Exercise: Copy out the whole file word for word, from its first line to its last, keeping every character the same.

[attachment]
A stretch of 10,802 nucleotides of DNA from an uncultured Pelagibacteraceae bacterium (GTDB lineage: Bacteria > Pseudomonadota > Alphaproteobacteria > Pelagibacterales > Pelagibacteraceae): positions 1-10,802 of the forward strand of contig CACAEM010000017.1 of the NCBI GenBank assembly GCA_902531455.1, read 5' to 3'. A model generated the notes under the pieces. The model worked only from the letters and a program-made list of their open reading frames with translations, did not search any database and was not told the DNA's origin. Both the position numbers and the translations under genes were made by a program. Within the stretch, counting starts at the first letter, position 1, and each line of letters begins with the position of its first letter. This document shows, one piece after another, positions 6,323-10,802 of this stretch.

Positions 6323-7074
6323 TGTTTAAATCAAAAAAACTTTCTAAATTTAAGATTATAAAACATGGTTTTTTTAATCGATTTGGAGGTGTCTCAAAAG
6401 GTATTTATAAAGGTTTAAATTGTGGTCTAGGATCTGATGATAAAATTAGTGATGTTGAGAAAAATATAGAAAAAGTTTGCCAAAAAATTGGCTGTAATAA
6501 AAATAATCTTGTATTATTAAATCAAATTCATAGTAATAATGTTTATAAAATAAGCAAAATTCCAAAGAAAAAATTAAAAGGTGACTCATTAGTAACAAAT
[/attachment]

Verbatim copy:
A stretch of 10,802 nucleotides of DNA from an uncultured Pelagibacteraceae bacterium (GTDB lineage: Bacteria > Pseudomonadota > Alphaproteobacteria > Pelagibacterales > Pelagibacteraceae): positions 1-10,802 of the forward strand of contig CACAEM010000017.1 of the NCBI GenBank assembly GCA_902531455.1, read 5' to 3'. A model generated the notes under the pieces. The model worked only from the letters and a program-made list of their open reading frames with translations, did not search any database and was not told the DNA's origin. Both the position numbers and the translations under genes were made by a program. Within the stretch, counting starts at the first letter, position 1, and each line of letters begins with the position of its first letter. This document shows, one piece after another, positions 6,323-10,802 of this stretch.

Positions 6323-7074
6323 TGTTTAAATCAAAAAAACTTTCTAAATTTAAGATTATAAAACATGGTTTTTTTAATCGATTTGGAGGTGTCTCAAAAG
6401 GTATTTATAAAGGTTTAAATTGTGGTCTAGGATCTGATGATAAAATTAGTGATGTTGAGAAAAATATAGAAAAAGTTTGCCAAAAAATTGGCTGTAATAA
6501 AAATAATCTTGTATTATTAAATCAAATTCATAGTAATAATGTTTATAAAATAAGCAAAATTCCAAAGAAAAAATTAAAAGGTGACTCATTAGTAACAAAT